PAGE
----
MLK honored amid scattered protests over recent black deaths

20 Jan 2015 | Author: | No comments yet »

King’s legacy honored amid scattered protests over recent police deaths of unarmed black men.

ATLANTA (AP) — The daughter of the slain civil rights leader Martin Luther King Jr. exhorted the nation on King’s federal holiday to act out against injustice but to heed her father’s message of nonviolence. In Atlanta, about 200 young demonstrators sat down in the middle of Peachtree Street, not far from the annual Martin Luther King’s Birthday commemoration at Ebenezer Baptist Church, and briefly stopped the parade. The peaceful protesters wound through Beacon Hill shouting “black lives matter” and carrying signs saying “jail killer cops” and “the new Jim Crow must go.” Dozens of Boston police officers accompanied the march; a spokesman said police made no arrests.

In New York, there was a “die-in” outside Bloomingdale’s, in the heart of an upscale shopping area, while in Boston, similar “die-ins” took place on streets between Boston Common and the Public Garden and then in front of the Statehouse. The gatherings ranged from relatively small – Reuters estimated 40 in Oakland, California – to record breaking, in Colorado, where the Denver Post estimated 30,000 people turned out. More than 60 people demonstrating against police brutality were arrested after blocking traffic on the San Mateo-Hayward Bridge, a major thoroughfare in the San Francisco Bay Area, said California Highway Patrol Officer Damian Cistaro.

Marchers called for restraint by police in using deadly force and fairness in the justice system to hold police — and others — accountable for the deaths. King’s birthday on Monday was punctuated by protest, as a new generation of activists, angered by the deaths of several unarmed African-Americans in confrontations with the police, demanded that the traditional holiday rituals of speechmaking, community service and prayer breakfasts give way to denunciations of injustice and inequality. “The events that have happened have kind of diminished his dream a little bit,” said Aleah Hutchinson, 17, who attended a King event in Athens, Ala., and won a local essay contest connected to the holiday. “He wanted us all to work together in unity, but when certain events occur, like the events in Ferguson and the Trayvon Martin case, it kind of diminishes his dream a little bit because at that point, we’re not working together.” In Atlanta — where the holiday has long been a big but generally mellow and celebratory affair — a showdown occurred between the civil rights old guard and the new, more boisterous generation of protesters, many of whom were catalyzed to action by the deaths of Michael Brown in Ferguson, Mo., and Eric Garner in Staten Island, both at the hands of the police. The last parade was in 2009. “I don’t know if MLK’s message has worn off but it has definitely changed, especially when you think about the police and all the recent murders,” Castro said. “Its important to remember some of Dr. He was a radical organiser – he’s been arrested, he believed in non-violence, but he was also disruptive,” said Linda Sarsour, spokeswoman for the Justice League NYC, which organised the #Dream4Justice March.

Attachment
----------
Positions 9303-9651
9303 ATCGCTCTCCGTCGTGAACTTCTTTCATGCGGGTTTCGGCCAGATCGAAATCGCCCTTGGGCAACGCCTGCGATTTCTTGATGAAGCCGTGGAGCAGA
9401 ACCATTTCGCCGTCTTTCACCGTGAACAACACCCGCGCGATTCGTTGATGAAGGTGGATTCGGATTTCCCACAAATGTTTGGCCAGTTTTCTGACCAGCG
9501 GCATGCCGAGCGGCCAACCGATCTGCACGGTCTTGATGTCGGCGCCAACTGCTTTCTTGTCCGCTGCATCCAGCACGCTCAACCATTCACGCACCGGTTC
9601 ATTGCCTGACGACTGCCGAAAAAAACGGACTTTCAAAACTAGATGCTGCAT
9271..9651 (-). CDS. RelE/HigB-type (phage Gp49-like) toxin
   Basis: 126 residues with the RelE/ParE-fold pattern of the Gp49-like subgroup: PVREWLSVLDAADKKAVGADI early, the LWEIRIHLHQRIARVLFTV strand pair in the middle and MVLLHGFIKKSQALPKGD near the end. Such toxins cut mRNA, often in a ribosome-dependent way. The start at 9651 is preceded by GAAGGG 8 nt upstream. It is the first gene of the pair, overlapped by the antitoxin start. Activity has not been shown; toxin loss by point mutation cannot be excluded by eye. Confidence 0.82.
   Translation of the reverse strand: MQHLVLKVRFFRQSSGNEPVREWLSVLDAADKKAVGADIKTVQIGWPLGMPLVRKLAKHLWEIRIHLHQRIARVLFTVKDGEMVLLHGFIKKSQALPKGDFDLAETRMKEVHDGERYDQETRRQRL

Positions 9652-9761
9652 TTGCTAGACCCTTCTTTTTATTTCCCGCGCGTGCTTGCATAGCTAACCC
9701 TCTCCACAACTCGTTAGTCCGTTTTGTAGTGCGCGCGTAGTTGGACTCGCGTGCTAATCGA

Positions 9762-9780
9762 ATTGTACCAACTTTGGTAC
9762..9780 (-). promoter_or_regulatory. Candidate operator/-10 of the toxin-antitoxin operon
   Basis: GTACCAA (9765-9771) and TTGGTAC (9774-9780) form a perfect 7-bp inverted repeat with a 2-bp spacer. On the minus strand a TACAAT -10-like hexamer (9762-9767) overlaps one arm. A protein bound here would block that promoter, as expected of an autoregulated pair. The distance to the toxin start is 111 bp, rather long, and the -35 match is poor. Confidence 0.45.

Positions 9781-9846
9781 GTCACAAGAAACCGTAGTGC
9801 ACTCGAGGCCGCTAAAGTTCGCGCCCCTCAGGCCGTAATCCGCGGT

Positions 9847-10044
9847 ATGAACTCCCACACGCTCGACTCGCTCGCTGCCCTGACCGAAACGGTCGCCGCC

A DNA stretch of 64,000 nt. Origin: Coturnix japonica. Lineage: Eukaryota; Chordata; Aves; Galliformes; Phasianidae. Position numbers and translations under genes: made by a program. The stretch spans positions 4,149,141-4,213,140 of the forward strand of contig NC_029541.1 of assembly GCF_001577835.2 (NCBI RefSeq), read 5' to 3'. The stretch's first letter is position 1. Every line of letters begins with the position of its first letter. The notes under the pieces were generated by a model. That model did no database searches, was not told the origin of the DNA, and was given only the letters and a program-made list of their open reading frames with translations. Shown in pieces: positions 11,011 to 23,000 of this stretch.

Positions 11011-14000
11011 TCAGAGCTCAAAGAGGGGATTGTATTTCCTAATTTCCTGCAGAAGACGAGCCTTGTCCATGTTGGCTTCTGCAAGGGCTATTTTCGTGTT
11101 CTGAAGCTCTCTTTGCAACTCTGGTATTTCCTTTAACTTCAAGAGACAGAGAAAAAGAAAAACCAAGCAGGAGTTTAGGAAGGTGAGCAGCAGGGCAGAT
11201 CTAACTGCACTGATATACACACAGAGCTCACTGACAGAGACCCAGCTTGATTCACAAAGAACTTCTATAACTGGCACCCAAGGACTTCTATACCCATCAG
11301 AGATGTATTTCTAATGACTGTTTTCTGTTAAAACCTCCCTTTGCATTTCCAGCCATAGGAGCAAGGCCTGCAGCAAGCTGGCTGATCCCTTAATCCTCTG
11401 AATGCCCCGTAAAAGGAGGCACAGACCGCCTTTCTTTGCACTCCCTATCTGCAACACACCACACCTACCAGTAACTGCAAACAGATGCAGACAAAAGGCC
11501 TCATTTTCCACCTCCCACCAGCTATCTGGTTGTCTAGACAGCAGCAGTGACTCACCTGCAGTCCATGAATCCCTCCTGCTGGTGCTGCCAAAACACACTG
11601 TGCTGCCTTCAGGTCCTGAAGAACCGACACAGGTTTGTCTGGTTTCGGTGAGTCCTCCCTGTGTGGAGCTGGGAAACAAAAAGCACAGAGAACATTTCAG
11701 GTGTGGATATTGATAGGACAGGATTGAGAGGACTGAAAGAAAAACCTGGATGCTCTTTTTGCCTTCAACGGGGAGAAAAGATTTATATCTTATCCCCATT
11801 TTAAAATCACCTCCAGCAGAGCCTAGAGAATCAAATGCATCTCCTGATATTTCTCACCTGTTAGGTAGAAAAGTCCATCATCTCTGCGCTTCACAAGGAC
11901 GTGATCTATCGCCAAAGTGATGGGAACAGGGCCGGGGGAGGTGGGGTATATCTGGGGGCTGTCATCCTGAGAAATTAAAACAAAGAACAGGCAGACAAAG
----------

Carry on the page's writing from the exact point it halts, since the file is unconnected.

King’s later statements, specifically about integrating his people into a burning building,” said Jersey City resident Christian Shearer. “I think we as Americans need to focus on class issues. With signs, slogans and shouts, they inserted themselves into the annual parade as it made its way down Peachtree Street, Atlanta’s downtown thoroughfare. In Florida, a jury acquitted George Zimmerman in July 2013 in the shooting death of Martin, an unarmed 17-year-old in a hoodie who had just bought candy at a local store. The group will hold a candelight vigil at the site where Garner died after being put in a chokehold by a white police officer on Staten Island last summer. By high school, I was reading more and more about King, his life, the speeches that punctuate his legacy and the way he went about organizing, even amidst fierce opposition.